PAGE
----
Monday, June 1, 2009

I love my baby no matter what

Ter`mi*na"tion\, n.

1. The act of terminating, or of limiting or setting bounds; the act of ending or concluding; as, a voluntary termination of hostilities.

2. End in time or existence; as, the termination of the year, or of life; the termination of happiness.

The word felt dirty to me, wrong in my mouth, for the longest time. To this day, I hesitate before saying it out loud. It is so harsh, so final, so totally void of the emotion and agony that went into the decision. Certainly, in the early days after the diagnosis, I resented the word, I danced around it, always calling it something different, because it was different, it had to be. In genetic counseling, it was always "ending the pregnancy" or "interrupting the pregnancy," as if those were any better. I worded it in any other way I could find, I still do. But then there it was, scribbled all over my discharge papers from the hospital, closely followed by fetal anomaly, fetal demise, 21 weeks.

It wasn't until one day, after the diagnosis but before your birth, when I decided to type the word, hating every letter, into the search field of the Baby Center Community, that it began to resonate with me. There it was, a group full of people going through exactly the same thing I was. Suddenly I was not alone. I was not a monster for even considering it.

I cringe when I see people say that termination would never be an option for them. It was not an option for me, either. Even in the initial phone call when Patricia mentioned that the specialists would be discussing my "options" with me, my head spun. What options? This was my baby. There were no options.

And then...well, everything changed. What happens when all the options are awful? What happens when life is not necessarily the best option for your own child? What happens when you have to choose their well being or yours? Just like any mother, you choose your child's.

There is so much misunderstanding surrounding termination for medical reasons. Those who have never been in our shoes and never plan to be, claim that they will love their babies no matter what. As if the decision is simple, black and white: if you love your baby, you will keep them, no matter what. But choosing to let a baby go is perhaps one of the hardest, most sacrificial demonstrations of love there is. I do not know of anyone who has taken the decision lightly. Choosing to let a baby go who would otherwise be born into a life of suffering (or no life at all) is a sacrifice. I will suffer my whole life so that you do not have to feel one moment of pain. I will spare you, even though it hurts more than anything I could ever have imagined. I carry the weight of this so you will never have to.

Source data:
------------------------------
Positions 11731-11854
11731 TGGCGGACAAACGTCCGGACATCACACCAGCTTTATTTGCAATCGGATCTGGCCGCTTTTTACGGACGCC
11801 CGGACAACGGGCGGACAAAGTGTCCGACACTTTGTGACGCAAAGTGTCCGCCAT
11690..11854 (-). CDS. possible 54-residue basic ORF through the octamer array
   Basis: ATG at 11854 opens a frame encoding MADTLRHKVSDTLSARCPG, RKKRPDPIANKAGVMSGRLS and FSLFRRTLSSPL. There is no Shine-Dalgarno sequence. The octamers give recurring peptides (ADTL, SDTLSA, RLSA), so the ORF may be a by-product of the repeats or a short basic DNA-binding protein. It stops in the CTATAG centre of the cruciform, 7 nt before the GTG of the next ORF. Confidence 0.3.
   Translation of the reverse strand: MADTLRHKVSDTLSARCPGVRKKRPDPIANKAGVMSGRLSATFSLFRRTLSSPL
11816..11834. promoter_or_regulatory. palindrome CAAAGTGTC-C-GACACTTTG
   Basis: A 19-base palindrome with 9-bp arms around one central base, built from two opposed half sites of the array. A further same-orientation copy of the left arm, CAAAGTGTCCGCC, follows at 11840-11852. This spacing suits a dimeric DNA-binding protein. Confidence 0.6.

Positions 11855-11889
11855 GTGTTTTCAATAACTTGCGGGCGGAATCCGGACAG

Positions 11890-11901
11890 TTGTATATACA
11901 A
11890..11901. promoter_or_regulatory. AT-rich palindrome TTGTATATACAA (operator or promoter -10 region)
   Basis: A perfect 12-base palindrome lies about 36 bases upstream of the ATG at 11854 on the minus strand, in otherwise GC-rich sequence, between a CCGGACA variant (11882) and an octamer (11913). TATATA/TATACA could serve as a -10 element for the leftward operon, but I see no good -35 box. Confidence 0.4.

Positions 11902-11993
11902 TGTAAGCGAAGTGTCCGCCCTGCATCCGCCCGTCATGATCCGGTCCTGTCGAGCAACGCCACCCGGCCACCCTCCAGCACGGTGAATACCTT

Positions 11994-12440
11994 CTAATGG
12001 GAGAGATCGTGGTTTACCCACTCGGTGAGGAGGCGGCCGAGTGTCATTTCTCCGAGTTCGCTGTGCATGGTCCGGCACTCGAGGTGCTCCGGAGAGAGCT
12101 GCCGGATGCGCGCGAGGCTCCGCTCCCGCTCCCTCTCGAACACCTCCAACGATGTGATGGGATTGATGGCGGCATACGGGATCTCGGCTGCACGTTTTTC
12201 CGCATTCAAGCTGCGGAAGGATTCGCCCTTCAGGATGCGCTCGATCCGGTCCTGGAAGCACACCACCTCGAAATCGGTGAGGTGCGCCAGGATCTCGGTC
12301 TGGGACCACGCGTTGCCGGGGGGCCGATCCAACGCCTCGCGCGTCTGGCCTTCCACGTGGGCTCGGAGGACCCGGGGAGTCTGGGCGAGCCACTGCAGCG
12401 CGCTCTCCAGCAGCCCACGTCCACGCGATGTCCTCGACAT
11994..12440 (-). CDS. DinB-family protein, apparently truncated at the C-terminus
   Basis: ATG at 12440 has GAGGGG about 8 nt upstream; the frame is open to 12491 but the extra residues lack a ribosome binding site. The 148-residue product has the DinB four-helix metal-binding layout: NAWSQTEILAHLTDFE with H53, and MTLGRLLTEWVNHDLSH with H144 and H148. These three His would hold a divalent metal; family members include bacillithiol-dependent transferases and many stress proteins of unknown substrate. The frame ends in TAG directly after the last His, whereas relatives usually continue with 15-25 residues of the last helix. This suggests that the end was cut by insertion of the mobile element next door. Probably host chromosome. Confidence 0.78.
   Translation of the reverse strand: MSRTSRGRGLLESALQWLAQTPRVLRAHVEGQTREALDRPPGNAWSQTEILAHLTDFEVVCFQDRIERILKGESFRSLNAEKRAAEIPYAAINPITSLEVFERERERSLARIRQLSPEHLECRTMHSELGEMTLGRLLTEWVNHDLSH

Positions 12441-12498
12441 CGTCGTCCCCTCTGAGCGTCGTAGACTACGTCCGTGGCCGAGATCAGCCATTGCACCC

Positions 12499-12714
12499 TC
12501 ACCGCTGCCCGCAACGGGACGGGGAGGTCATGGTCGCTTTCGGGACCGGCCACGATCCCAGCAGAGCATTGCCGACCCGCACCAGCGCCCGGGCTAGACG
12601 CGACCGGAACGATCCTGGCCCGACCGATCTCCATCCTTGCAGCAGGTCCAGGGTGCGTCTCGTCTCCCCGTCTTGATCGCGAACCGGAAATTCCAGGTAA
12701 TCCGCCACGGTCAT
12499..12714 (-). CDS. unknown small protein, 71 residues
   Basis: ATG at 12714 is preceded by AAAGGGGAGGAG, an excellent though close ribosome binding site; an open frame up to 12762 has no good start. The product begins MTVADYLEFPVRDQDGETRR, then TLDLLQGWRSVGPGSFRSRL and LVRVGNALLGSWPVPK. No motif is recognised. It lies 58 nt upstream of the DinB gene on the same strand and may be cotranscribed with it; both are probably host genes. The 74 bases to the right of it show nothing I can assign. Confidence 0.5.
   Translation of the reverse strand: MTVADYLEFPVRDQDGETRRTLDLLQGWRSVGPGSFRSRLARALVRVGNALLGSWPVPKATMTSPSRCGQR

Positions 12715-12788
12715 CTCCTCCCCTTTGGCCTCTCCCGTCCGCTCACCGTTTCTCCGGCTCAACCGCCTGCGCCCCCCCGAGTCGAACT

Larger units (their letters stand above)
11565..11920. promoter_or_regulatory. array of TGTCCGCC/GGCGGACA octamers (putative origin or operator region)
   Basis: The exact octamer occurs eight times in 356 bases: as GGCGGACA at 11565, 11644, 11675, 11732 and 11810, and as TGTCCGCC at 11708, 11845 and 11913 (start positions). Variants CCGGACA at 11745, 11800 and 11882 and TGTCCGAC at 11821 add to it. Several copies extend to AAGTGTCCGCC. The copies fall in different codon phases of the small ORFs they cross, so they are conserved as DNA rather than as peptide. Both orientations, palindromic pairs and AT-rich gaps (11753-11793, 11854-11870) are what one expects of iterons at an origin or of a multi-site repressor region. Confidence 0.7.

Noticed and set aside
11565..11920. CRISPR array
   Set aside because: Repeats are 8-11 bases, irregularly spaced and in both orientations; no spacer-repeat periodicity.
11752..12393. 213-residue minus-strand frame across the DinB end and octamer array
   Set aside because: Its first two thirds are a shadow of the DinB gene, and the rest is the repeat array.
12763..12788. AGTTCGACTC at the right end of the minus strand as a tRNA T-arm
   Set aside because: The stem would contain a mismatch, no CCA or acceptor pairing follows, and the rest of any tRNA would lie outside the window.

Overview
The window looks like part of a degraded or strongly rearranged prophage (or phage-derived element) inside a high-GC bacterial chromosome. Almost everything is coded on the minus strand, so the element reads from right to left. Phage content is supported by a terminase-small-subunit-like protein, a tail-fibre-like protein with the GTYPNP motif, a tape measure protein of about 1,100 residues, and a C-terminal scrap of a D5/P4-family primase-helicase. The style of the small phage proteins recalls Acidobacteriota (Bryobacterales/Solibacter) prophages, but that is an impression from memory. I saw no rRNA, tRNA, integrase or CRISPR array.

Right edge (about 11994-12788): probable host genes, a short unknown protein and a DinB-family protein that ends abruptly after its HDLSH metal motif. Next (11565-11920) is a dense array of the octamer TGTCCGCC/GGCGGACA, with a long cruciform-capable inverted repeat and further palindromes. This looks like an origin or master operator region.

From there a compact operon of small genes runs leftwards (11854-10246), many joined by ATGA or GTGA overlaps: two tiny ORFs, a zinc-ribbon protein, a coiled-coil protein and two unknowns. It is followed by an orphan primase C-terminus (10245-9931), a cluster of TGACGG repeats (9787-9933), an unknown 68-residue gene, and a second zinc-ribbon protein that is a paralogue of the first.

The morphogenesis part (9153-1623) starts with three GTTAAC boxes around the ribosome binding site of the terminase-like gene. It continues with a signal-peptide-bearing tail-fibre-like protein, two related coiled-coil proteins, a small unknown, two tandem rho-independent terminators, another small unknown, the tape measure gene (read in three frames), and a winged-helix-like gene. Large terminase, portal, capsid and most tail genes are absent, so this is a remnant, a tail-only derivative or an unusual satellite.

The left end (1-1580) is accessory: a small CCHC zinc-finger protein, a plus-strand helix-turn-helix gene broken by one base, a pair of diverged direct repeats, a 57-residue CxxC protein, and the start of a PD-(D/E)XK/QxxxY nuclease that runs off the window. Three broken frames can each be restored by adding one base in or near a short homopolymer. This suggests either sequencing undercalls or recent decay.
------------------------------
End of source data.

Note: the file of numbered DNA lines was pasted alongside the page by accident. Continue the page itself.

It is not easy.

As we get further into the pregnancy with your sibling, I have been thinking a lot about how I will handle things if there is a problem again. Some part of me wants to say it doesn't matter, I will keep this baby no matter what. But then, does that mean I love this baby more? And if I consider putting my own well being before this baby's, does that mean I love this baby less? It is so tempting to say that love has nothing to do with it, but essentially it is all about love. You are both my children and I am constantly humbled by the amount of love I am capable of in my new, unique motherhood.

I love you both, no matter what.


Hope said...

This is a beautiful post! And I have to say that I know what you are feeling because I've been here. And with the recent events in my life, I can say that I've been thinking about this a lot too!
You put everything that was swimming around in my head beautifully!


kay said...

Dear Alenia, Your post is so true and beautiful, as I have been in the same position myself, and I am so sorry for your loss of your precious daughter Layla, as I lost my precious son Nicholas in 1994, and I still deeply feel the pain of having to make that choice. In memory to Nicholas, I have set up a memorial blog to honour our precious lost loved one's, its called 'Eternal Names By The Sea', and while I was at the beach recently, writing names by the sea, I was thinking of you and precious Layla. I hope you don't mind, but I wrote Layla's name by the sea, and have taken some photos of this and would love to email them to you. If you would like to know more about my memorial blog, and what its all about, the link is:
I look forward to hearing from you.
Kay xxxx

Cynthia said...

I came here via Glow in the Woods and was so moved by your post.

My son was born and died a little over a year ago, due to body stalk anomaly, which is a fatal neural tube defect.